TECHNOLOGY 1. By Ray Stevens, Brian Ramsay, Kerrie Heenan and Michael Heenan. Cambridge University Press #163;14.95
British teachers who attend national conferences and exhibitions will frequently meet colleagues from overseas interested in how design and technology is progressing in the UK. Many other countries have now recognised the importance of the subject and have introduced it in one form or another into their statutory curricula. One such is the state of Victoria in Australia, where a technology education programme introduces pupils to designing and making products in a range of materials that includes wood, plastic, metal, food and textiles.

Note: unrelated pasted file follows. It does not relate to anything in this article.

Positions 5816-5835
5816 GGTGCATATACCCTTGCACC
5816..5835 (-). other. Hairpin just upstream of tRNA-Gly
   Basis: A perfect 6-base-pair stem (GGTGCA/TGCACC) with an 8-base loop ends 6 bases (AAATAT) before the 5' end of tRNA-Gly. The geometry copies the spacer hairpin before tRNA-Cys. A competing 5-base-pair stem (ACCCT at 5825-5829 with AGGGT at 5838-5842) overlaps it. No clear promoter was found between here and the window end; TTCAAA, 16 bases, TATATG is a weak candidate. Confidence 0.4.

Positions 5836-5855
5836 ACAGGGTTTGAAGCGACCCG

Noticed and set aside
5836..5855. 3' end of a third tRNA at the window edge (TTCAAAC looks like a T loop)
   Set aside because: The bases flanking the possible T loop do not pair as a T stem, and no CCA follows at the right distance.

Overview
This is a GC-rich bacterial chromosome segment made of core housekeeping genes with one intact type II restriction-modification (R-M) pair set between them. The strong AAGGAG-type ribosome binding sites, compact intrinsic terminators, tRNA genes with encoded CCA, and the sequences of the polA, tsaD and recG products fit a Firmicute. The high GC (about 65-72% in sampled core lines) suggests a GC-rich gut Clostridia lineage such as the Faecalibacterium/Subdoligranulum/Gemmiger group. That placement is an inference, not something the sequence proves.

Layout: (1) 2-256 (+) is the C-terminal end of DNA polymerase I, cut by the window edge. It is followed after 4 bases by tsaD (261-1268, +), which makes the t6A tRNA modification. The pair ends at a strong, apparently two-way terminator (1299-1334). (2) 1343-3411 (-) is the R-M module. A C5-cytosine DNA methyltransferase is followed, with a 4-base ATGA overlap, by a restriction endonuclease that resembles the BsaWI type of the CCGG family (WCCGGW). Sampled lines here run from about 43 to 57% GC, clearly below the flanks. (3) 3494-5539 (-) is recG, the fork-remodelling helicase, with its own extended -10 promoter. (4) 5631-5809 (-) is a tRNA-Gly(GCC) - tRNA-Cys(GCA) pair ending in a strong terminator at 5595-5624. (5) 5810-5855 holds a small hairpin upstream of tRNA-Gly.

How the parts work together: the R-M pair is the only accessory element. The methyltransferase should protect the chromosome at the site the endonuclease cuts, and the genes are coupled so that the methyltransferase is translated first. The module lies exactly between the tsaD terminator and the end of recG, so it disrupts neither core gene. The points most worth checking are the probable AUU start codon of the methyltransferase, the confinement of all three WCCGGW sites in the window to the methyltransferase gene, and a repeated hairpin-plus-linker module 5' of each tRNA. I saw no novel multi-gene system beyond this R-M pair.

Although containing little which is not already available in the UK, the Australian Technology Studies series, of which Technology 1 is the first, would make a worthwhile read for teachers interested in seeing how other countries approach DT.
Technology is defined as the use of scientific and engineering skills and knowledge for the purpose of researching, developing and creating products to fulfil a given need or solve a particular problem, and it is this definition which permeates all four books in the series.
The books are designed to cover the age range nine to 13, with each chapter containing learning objectives, factual information and activities for pupils. The black and white photographs and drawings are clear, but the books lack the impact of full-colour publications.
Bob Welch is a senior adviser for Berkshire
Mary Evans Picture Library